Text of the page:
It does make me rather cross when the great and good - doubtless living is a splendid multi-million pound home that benefits from rising urban land values - completely fail to understand that it is planning restrictions that causes the problem. Just that, nothing else.
Here's Adair Turner doing just this:
In many countries, the majority of that wealth – and the lion’s share of the increase – is accounted for by housing and commercial real estate, and most of that wealth resides not in the value of the buildings, but in the value of the urban land on which it sits.
That might seem odd. Though we live in the hi-tech virtual world of the Internet, the value of the most physical thing – land – is rising relentlessly. But there is no contradiction: The price of land is rising because of rapid technological progress. In an age of information and communication technology (ICT), it is inevitable that we value what an ICT-intensive economy cannot create.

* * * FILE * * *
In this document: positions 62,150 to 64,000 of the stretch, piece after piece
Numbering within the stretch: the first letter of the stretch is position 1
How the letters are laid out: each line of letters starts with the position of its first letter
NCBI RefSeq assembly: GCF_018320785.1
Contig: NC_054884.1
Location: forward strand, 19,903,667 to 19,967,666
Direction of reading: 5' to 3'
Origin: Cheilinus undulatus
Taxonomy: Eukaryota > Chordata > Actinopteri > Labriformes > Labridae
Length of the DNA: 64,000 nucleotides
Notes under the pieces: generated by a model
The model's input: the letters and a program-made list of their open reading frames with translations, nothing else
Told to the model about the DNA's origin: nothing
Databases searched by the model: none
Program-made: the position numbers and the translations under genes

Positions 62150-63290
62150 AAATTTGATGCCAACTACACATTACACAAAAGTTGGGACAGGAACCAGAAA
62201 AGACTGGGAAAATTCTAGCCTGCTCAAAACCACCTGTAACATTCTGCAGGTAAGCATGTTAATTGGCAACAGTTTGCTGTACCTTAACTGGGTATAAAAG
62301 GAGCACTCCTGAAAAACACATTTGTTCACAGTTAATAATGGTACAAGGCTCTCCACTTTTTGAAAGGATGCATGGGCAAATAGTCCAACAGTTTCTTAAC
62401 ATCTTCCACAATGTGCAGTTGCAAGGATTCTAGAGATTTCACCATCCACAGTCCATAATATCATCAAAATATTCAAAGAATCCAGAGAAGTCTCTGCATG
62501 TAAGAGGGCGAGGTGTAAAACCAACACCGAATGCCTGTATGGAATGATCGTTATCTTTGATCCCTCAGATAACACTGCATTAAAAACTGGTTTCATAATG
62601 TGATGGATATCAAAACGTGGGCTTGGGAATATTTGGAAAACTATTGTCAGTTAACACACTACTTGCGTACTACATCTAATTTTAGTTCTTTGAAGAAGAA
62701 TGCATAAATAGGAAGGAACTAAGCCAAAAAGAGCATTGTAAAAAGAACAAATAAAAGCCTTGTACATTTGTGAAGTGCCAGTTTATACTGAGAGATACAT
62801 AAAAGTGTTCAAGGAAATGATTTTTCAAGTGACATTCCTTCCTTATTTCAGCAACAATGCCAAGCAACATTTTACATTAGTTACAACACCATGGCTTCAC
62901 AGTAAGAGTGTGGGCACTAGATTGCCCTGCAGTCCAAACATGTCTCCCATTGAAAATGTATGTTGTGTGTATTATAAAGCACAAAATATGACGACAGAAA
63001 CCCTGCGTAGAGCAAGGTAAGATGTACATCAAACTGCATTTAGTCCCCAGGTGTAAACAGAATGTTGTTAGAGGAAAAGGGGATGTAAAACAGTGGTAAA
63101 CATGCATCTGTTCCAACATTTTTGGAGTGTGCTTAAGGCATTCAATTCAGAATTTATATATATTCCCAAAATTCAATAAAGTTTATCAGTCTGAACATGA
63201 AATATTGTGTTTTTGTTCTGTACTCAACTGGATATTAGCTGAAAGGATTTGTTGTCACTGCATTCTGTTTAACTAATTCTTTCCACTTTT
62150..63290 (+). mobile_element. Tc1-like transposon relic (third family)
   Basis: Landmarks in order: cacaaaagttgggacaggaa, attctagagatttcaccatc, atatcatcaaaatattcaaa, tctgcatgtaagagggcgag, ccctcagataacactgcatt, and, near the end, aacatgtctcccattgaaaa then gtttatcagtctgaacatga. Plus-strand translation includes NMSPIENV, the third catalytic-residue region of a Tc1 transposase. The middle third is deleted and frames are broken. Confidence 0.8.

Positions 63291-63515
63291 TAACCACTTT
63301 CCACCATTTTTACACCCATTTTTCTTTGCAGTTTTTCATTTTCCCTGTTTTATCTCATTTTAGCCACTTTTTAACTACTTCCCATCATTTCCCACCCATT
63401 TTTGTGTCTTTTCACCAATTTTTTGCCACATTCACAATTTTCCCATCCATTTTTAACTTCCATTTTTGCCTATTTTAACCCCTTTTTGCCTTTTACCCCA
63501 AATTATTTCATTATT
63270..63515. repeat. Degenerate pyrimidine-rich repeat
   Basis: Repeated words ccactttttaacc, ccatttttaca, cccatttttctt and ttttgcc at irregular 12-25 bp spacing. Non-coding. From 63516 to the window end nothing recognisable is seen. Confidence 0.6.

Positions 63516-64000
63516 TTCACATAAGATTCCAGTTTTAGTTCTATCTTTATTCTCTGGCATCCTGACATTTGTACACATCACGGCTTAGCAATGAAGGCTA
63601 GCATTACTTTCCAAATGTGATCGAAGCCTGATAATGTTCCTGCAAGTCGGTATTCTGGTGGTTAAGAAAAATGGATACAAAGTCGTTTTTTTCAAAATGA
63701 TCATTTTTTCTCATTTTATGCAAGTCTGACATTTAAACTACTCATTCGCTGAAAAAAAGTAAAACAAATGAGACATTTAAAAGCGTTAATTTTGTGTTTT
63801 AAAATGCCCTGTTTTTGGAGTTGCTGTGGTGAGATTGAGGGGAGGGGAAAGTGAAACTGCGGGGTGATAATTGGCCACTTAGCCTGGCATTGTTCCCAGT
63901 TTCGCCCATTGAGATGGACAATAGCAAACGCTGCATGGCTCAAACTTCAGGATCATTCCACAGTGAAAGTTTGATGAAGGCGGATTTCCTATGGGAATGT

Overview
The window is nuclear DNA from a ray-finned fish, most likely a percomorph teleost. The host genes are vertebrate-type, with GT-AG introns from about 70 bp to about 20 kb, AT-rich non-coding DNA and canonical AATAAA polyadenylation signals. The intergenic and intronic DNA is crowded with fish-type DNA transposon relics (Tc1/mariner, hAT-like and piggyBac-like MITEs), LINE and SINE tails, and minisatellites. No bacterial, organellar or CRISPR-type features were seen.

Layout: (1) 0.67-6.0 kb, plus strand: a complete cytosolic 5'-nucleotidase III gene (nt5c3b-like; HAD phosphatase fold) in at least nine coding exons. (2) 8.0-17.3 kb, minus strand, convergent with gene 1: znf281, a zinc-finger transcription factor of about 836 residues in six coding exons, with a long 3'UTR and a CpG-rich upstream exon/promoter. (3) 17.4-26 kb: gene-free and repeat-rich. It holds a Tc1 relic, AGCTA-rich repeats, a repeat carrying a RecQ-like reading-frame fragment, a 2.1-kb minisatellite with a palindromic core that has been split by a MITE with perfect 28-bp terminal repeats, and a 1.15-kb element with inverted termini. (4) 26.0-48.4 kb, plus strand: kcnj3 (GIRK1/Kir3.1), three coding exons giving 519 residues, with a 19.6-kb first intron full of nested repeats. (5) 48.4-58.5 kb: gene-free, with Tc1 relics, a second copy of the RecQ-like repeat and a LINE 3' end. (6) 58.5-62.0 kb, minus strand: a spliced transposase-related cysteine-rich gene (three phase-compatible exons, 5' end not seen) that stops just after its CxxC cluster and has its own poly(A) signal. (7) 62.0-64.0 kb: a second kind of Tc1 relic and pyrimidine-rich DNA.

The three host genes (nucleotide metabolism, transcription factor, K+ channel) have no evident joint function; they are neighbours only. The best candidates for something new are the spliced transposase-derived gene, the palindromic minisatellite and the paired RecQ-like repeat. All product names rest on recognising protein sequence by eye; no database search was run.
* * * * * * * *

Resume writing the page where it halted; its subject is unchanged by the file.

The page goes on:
This is arrant nonsense. Land is expensive in London because it is scarce and it is especially scarce because we've put all sorts of restrictions on using that land including identifying large tracts of land around the city where you can't build. Another bunch of folk want to make it even worse by stopping tall buildings, banning basements and preventing changing use from commercial to residential.
Planning reforms won't make London's land cheap but it would stop that mad rise in values Lord Turner speaks of. For sure you could 'fix' the problem his way - put up interest rates, make it harder to buy and beyond the means of all but folk like Adair. Except that wouldn't solve the problem because the problem is planning. It really is that simple.
If you want to read a better written, better informed and thoughtful piece on this problem turn aside from Turner's ignorant wibble and read this piece by Kim-Mai Cutler about San Francisco's housing problems. I don't entirely agree with Kin-Mai's assessment but at, unlike Lord Turner, she appears to know what she's talking about.